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Waco would require bigger lots for septic tanks under Plan Commission recommendation

Waco would require bigger lots for septic tanks under Plan Commission recommendation

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The goal of limiting local septic tank use is to mitigate the risk of runoff reaching Lake Waco, the city's drinking water source, Assistant City Manager Paul Cain said.

The Waco Plan Commission is recommending the city bump up the minimum lot size require for a septic tank, citing a desire to protect drinking water sources.

Because of the availability of sewer service inside city limits, changing the minimum from half-an-acre to an acre would primarily affect future subdivisions on the outskirts of the city, in what is known as the extraterritorial jurisdiction, Planning Director Clint Peters told the commission during a recent meeting when the Plan Commission approved the recommendation to the city council.

In recent decades, subdivisions of about 20 lots were the biggest going in seeking to use septic tanks in the city’s jurisdiction, and even developments that size were few and far between, Peters said. The requests were typically for one or two lots at a time.

“We’re starting to see larger subdivisions that come in with 40, 50, 60 lots,” Peters said.

The city’s primary concern is limiting the risk of runoff reaching Lake Waco, its drinking water source, Assistant City Manager Paul Cain said. Groundwater conservation districts created by the state have started to implement their own limits on septic tanks to control the risks they pose to groundwater, Cain said.

Groundwater and surface water protection through the extension of municipal sewer service was a driving factor in the city’s annexation of territory along Highway 84 on the western edge of town in 1998, he said. That area has since seen significant residential development at densities that would not have been allowed if septic systems were needed.

The risk of septic tanks causing contamination goes up as more are added, Peters said.

“For it to work on a half-acre lot, especially when you have a dense subdivision of half-acre lots, maintenance has to happen or you’re going to have issues,” Peters said. “To have across-the-board maintenance on a 50-lot subdivision of half-acres, over time, is almost impossible.”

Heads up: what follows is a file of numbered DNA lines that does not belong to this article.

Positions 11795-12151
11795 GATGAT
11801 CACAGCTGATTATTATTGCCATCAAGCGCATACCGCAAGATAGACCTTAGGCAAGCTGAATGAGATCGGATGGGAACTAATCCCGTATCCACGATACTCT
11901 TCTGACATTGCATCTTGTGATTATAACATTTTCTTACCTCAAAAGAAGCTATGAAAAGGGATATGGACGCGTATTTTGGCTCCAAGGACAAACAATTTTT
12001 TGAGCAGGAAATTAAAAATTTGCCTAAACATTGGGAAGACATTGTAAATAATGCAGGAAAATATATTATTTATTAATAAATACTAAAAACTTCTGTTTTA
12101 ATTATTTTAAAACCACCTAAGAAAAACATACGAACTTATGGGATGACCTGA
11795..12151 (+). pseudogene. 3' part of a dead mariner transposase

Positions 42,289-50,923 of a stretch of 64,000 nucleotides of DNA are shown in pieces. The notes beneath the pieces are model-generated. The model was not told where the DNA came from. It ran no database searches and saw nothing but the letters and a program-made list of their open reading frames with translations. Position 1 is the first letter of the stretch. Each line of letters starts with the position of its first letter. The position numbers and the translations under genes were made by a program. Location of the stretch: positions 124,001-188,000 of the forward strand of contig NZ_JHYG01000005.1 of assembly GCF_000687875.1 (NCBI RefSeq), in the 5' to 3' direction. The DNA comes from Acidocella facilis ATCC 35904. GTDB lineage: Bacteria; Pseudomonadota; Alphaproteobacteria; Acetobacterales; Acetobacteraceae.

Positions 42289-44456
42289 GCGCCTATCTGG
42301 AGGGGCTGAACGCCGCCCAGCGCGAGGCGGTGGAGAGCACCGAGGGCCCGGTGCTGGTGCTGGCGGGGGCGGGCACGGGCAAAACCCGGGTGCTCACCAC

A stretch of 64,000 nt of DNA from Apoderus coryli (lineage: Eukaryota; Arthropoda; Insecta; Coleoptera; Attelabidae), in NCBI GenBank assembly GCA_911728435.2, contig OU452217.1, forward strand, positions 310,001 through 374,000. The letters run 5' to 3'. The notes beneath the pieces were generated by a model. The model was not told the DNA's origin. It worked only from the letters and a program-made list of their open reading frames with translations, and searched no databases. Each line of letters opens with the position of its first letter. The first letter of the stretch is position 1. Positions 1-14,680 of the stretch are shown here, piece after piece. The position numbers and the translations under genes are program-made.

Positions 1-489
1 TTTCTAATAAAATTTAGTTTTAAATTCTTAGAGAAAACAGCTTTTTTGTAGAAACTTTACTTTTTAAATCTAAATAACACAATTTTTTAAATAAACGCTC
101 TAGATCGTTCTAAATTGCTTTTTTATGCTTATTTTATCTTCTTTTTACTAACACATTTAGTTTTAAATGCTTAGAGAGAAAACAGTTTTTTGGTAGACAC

The Texas Commission on Environmental Quality imposes a minimum lot size of half-an-acre statewide, and the Heart of Texas Builders Association likely will request the city stick with that, though the association has not formally reviewed the proposal or taken a position, Executive Officer Kay Vinzant said.

“If the state regs call for a half-acre lot, we don’t think the city should be more stringent,” Vinzant said.

If approved by the city council, the earliest the change could take effect is Sept. 1, and any land platted before then would not be affected, Peters said.

“Any future subdivisions where they’re creating new lots would have to be a minimum of 1 acre in size,” Peters said.

The 1-acre minimum is becoming more common in Texas cities, he said. Fort Worth, for example, uses that standard. Certain types of septic systems already require at least an acre of land in Waco.

The suggestion for the change came from a planning department team tasked about a year ago with rewriting the city’s subdivision ordinance, Peters said.

Public meeting issues

While the business session of the Plan Commission’s meeting Tuesday was broadcast and livestreamed on wccc.tv, the work session was not broadcast. City Secretary Esmeralda Hudson said city staff members are switching to the city Youtube channel to broadcast some meetings but were unable to make the system work as planned during the Plan Commission work session. An audio recording of the work session is available by request from the City Secretary’s Office.

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